A few weeks ago I blogged about the importance of writing what you love. Since then I’ve been talking with other writers about why we write at all.
Some of these folks are best-selling authors in their genres like Jami Davenport (sports romance) and Anthea Lawson (historical romance, often with a musical bent). Others have several books under their belts but haven’t hit the best-seller lists yet.
Their answers were revealing. Sabrina York, best-selling author of “steamy, snarky romance” confesses she has a host of characters clamoring to be heard. Once she writes their stories, they leave her alone to go about her business…at least till they demand a sequel.
Others say they write to exorcise problems. By transforming problematic people or situations in characters or situations in books and working to understand their motivations, authors do gain some insights into the drivers of real people.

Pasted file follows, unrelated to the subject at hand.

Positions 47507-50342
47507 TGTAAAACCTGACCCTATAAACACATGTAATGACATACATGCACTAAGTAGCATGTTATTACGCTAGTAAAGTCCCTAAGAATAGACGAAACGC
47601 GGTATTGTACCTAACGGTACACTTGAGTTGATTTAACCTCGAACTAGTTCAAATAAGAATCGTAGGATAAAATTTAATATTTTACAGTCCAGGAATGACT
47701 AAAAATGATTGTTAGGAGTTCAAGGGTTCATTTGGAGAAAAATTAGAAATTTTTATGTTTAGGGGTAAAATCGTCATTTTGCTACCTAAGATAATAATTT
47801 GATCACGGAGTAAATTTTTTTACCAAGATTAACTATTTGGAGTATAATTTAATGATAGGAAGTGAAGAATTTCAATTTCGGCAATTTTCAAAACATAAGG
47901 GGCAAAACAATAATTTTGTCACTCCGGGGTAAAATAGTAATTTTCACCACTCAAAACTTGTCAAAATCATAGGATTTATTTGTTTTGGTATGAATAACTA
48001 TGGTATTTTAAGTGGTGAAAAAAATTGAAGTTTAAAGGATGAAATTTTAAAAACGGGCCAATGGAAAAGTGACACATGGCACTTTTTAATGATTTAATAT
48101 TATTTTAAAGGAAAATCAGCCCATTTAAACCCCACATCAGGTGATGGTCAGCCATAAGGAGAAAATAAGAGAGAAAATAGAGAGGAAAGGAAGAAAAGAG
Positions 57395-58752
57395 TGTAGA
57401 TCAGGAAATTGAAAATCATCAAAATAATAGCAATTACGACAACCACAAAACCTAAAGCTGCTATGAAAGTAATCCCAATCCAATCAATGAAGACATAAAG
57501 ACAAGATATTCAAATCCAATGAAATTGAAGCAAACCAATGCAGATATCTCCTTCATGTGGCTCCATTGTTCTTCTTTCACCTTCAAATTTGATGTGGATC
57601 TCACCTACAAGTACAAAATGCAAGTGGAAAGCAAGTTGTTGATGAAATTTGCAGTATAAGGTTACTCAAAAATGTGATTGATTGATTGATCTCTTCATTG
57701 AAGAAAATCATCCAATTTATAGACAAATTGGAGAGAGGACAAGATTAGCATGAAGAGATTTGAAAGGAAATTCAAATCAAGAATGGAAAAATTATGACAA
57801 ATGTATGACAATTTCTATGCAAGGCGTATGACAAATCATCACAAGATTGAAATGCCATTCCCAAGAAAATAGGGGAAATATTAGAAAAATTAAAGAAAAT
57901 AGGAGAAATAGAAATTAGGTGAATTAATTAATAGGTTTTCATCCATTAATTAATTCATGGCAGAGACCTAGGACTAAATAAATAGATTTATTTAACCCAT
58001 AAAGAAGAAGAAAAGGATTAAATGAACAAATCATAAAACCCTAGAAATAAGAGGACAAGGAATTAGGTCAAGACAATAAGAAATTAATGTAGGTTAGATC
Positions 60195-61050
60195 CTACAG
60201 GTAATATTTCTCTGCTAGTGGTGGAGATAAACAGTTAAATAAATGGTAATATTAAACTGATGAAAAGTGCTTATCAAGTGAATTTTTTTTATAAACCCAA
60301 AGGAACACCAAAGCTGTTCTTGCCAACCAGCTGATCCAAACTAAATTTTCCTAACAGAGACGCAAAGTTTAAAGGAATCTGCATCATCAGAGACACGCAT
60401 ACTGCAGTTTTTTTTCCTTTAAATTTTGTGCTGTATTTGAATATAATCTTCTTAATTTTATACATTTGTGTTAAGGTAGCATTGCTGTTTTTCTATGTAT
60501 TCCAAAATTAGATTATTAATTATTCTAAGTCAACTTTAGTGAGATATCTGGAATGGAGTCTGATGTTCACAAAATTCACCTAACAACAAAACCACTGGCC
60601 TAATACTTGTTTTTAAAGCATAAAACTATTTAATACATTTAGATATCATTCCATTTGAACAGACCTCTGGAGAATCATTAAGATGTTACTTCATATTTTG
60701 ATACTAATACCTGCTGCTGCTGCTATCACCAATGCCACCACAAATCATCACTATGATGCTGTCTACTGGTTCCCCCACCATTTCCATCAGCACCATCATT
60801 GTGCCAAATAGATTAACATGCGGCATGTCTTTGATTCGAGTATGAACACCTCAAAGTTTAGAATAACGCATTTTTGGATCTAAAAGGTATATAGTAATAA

Some write for diversion. (That’s me, among others.) I’ll never live in a castle, so I let Claire in “The Winds of Glenhoolie” and its as-yet-untitled sequel live in one. It’s draftier that she likes, by the way. I enjoyed travelling in Scotland, so some of my books are set there. That lets me explore the country again and again.
I just finished drafting the sequel to “The Winds of Glenhoolie.” I’ve reread and tweaked and finally sent it off to my number one beta reader for additional comments and suggestions. If the review and editing process stays on schedule, I expect to release the sequel later this year.